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Friday, August 7th, 2015

Fine weather ushered in our final day on the water for this sailing group. Their strong performance throughout the week allowed our instructors to challenge all sailors to a multi-leg race to/from Mortimer Spit as the “grande finale” to the week. To add some spice, Laser sailors were required to beach the boats, circling them on foot AND completely roll/right their vessels on the water.  It was destined to be a day of drama and fun, keeping our land-based Directors busy scanning the horizon while others manned our crash boat on the water. Things started with beach instruction on rigging a Laser II which, of course, our instructors snaffled as their preferred rig for the romp (providing them with an – ahem – slight advantage). Spectators enjoyed 10 boats mastering the breeze along some fine gymnastics to execute Laser rolls.

Friday PM #14 Friday PM #15

The race dispensed with, our hungry sailors arrived at Mortimer Spit for the traditional BBQ. They dispatched our goodies using the same precision targeting displayed in the race. “One up/one down” was the order of the day – keeping our parent and director volunteers more than a little busy satisfying pent up demand – lol. It was a fun filled hour where everyone gelled and relaxed before returning to the matter at hand … sailing in perfect weather in pristine waters.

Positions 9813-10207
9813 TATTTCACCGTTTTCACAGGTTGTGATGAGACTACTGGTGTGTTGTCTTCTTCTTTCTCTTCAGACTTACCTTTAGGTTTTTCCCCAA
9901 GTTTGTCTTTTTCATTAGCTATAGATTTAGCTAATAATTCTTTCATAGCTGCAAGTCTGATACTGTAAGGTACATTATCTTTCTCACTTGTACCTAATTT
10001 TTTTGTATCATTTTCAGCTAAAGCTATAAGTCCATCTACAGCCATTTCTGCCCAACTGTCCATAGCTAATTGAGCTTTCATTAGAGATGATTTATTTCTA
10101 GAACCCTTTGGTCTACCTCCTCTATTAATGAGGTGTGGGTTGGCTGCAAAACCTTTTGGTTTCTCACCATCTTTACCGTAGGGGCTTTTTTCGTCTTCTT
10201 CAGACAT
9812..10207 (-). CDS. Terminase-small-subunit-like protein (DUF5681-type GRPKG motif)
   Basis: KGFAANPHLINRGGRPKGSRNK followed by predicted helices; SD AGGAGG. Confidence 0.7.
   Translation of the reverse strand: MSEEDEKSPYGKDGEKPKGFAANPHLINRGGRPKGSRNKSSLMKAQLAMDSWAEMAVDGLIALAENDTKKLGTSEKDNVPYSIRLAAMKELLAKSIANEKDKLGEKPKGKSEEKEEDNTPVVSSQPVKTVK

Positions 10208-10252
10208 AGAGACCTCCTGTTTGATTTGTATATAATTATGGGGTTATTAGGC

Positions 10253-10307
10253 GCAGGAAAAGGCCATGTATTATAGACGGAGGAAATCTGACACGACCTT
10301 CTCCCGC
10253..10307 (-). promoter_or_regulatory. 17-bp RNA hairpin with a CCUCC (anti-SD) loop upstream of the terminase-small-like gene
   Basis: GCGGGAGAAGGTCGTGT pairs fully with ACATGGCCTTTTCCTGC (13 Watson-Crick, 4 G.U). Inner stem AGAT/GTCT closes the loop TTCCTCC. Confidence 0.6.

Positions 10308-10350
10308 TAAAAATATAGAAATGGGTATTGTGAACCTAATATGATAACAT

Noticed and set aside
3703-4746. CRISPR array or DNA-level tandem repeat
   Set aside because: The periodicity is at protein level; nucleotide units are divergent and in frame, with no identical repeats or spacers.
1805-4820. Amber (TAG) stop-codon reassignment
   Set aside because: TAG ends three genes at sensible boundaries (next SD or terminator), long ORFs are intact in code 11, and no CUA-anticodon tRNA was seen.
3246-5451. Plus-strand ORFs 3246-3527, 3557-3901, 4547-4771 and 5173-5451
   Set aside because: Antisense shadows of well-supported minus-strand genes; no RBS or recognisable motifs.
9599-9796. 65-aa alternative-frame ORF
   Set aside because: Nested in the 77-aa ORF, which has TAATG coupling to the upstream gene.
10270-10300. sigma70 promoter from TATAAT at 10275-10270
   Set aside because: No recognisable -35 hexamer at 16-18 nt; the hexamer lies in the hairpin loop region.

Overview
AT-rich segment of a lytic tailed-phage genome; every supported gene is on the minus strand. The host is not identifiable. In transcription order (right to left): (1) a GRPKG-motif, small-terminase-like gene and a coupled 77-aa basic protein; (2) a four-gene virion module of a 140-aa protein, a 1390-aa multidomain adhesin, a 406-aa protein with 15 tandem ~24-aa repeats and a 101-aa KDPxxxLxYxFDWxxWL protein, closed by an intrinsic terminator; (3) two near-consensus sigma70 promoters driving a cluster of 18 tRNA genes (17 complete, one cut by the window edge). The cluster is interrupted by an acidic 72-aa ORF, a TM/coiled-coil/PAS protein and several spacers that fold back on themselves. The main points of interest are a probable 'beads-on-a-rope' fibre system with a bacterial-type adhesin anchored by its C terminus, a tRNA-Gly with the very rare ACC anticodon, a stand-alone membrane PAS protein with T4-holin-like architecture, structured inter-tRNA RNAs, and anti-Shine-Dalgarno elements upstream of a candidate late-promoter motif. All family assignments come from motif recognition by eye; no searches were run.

Friday PM #10 Friday PM #6 Friday PM #7 Friday PM #9And sail they did! Often the end of the week leaves tired sailors slowly de-rigging boats and returning them to their base. This group was still rocking with juniors being introduced to the advanced Laser boats thanks to our more experienced sailors guiding them. The sailing continued into the late afternoon with boats beached long after our instructors had left to return to Vancouver Island. It was an unmitigated blast for sailors and spectators …

Friday PM #12 Friday PM #11 Friday PM #5 Friday PM #4 Friday PM #3 Friday PM #2 Friday PM #1 Returning Home with a Dry-Roll

Our sailors and parents have always been generous and fulsome with their praise for the efforts of the volunteer Board as well as our instructors. We were delighted when they handed instructors and the Board a card with well wishes at the conclusion of the week. Surprise turned to mild shock when our parents also donated funds to assist in refurbishing some of our boats. We will develop a work plan to put your generosity to best use over the winter! A huge thank you from all of us to each of you.

Thanks Thank You Cards

Day 3 – July 9th, 2014

Yesterday’s Boom mishap was soon rectified with the help of Director Bob who fixed our battered spar and returned it to the clubhouse the same evening. It sure felt stronger than new and made it through a strong wind day without a hitch.